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Presenting Complaint

The presenting complaint in a patient with intestinal obstruction will usually demonstrate, pain, vomiting, abdominal distension and constipation. Indeed, any patient presenting with these four symptoms should be suspected of having intestinal obstruction.

Table 2: Cardinal symptoms of intestinal obstruction
Abdominal Distension

However, a patient with obstruction may not exhibit all of these symptoms so their absence does not rule out obstruction. For instance, distension may be minimal if the obstruction is proximal. The patient may only pass a bowel motion once every three days so one may have to wait for three days to see if there are no bowel motions. Many patients with obstruction complain of little pain.

If the patient does have pain, it is typically intermittent, the frequency of the colic depends on the site of the obstruction. Continuous pain should suggest an alternative diagnosis or a complication of obstruction such as perforation. Proximal obstruction gives more frequent pain than distal obstruction. Colic from the proximal small bowel occurs every 10 minutes or so while that from the colon may occur once every few hours. Whatever the frequency of the pain, it is typically felt in the midline and does not have a pin point localisation. Colic from the fore-gut is felt in the epi-gastrium, that from the mid and hind guts in the peri-umbilical and hypo-gastric regions respectively.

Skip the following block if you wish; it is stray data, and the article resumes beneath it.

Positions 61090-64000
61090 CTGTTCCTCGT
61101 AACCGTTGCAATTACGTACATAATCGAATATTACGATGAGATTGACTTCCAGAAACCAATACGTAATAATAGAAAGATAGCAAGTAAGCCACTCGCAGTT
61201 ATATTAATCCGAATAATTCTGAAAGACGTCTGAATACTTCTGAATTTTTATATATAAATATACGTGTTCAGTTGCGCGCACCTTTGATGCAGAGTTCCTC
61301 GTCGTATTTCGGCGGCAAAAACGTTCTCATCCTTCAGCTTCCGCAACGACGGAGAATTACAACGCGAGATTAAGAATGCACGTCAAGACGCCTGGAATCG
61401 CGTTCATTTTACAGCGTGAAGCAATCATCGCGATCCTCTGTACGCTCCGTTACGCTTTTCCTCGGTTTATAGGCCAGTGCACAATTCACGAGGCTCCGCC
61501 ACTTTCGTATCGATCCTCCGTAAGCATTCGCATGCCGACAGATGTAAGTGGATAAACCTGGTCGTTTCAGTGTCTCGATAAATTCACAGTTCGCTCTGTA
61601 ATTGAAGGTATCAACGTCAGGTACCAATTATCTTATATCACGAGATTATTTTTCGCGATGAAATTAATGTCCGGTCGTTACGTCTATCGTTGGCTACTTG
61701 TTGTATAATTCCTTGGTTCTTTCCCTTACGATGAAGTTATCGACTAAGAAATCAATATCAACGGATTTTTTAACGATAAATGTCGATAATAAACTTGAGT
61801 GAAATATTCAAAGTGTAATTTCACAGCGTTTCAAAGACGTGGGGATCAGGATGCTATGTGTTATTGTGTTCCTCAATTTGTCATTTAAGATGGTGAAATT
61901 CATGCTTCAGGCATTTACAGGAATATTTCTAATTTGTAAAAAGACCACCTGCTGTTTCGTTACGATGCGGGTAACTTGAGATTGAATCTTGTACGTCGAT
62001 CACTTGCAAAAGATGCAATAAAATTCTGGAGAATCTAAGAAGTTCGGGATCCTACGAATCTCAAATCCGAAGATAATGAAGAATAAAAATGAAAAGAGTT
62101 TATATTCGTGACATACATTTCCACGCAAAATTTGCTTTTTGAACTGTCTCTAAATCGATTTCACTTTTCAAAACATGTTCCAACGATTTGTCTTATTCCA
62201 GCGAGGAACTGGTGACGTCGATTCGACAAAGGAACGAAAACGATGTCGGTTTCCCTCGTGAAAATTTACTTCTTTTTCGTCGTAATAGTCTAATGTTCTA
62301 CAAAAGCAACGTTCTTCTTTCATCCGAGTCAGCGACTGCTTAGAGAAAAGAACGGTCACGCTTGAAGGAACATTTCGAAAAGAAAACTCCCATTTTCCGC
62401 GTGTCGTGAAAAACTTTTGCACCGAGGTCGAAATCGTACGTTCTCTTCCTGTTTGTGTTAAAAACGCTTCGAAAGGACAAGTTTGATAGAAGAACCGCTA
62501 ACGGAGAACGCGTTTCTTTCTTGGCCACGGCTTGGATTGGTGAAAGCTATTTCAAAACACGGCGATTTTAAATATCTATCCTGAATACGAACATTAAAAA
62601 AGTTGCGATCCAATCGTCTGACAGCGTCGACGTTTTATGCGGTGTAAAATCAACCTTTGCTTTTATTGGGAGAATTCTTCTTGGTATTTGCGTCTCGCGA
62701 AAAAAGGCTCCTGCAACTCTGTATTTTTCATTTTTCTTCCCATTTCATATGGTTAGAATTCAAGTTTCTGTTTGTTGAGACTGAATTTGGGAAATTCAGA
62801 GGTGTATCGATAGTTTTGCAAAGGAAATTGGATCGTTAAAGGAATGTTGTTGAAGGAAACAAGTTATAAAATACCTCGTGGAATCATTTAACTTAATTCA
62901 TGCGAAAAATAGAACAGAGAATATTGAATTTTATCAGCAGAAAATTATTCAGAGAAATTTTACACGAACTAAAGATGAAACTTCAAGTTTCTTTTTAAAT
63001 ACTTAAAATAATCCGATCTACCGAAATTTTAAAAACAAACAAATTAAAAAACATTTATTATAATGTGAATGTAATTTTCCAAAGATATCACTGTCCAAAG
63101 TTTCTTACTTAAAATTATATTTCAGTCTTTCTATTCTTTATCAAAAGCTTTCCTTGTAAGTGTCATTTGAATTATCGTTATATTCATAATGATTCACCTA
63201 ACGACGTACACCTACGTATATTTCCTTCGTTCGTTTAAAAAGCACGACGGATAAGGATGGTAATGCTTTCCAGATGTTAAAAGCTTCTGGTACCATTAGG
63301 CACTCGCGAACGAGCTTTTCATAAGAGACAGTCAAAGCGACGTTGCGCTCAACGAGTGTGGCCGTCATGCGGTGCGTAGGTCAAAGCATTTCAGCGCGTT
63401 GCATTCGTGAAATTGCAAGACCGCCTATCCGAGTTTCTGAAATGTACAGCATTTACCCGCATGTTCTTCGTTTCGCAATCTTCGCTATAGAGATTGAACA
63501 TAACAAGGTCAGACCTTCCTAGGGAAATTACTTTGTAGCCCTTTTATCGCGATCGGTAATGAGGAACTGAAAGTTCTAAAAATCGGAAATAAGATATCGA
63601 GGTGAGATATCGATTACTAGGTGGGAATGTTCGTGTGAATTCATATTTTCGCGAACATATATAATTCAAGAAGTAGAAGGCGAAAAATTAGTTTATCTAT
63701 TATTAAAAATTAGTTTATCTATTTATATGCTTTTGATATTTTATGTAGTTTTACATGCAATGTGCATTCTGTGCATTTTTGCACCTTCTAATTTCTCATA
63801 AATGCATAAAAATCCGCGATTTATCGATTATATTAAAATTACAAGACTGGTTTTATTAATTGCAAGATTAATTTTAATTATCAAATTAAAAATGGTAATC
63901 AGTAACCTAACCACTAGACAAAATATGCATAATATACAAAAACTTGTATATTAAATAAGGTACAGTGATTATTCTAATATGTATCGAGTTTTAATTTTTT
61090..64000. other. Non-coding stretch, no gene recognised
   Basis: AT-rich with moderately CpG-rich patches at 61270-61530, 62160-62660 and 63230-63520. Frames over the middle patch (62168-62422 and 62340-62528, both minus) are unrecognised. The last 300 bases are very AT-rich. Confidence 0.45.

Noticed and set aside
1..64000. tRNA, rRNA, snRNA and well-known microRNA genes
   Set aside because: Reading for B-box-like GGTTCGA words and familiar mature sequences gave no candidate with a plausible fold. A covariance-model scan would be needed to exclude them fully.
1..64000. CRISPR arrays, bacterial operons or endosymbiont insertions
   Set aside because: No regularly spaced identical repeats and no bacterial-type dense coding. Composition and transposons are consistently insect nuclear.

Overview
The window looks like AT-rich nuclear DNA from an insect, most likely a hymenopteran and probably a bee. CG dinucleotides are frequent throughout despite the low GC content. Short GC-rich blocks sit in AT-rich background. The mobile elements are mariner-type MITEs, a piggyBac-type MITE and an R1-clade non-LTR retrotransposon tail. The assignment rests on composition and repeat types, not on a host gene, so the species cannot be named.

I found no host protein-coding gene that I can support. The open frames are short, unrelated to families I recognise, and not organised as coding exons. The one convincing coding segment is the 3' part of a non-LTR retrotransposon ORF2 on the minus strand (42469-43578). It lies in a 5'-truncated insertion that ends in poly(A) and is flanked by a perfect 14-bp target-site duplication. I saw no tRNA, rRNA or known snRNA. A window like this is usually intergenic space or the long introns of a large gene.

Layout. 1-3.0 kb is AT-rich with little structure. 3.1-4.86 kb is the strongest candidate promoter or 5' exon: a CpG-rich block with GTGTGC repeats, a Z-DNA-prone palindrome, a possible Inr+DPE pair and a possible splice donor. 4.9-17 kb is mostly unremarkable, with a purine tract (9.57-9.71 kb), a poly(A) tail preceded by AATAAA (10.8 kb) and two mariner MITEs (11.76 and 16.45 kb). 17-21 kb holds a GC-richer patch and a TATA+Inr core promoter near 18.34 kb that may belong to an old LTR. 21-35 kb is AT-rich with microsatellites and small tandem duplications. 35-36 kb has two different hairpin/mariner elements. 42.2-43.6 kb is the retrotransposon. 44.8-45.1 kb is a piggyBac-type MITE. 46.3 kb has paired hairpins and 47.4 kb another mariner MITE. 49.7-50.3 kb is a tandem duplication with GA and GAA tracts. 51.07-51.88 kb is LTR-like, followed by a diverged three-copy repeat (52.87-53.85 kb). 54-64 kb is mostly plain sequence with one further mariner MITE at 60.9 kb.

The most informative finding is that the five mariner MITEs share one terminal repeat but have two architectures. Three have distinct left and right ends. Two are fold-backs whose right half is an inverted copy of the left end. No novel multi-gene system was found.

Pain in intestinal obstruction does not usually radiate. The pain is or the `visceral' type and is not well localised, but it is felt to the front of the abdomen and in the midline. The bouts of colic are quite uncomfortable but usually not as severe as say biliary colic or renal colic. The onset is typically gradual, a sudden onset suggests torsion of an ovary or perforation of the intestine. The colic comes and goes on its own. It may seem to be relieved by vomiting. The patient wants to stay still when he/she has the colic but, they will also try to move about to see if it relieves it. Movement does not aggravate the colic.

It is wise to ask the patient about their general health in the last few months. Has there been, weight loss, loss of energy, loss of appetite. This may indicate the presence of an underlying malignancy. Similarly, enquire about blood PR as this may indicate a malignancy.

next up previous index Surgical Topics
Next: Past history Up: Intestinal Obstructions Previous: Common or Rare   Index
Adrian P. Ireland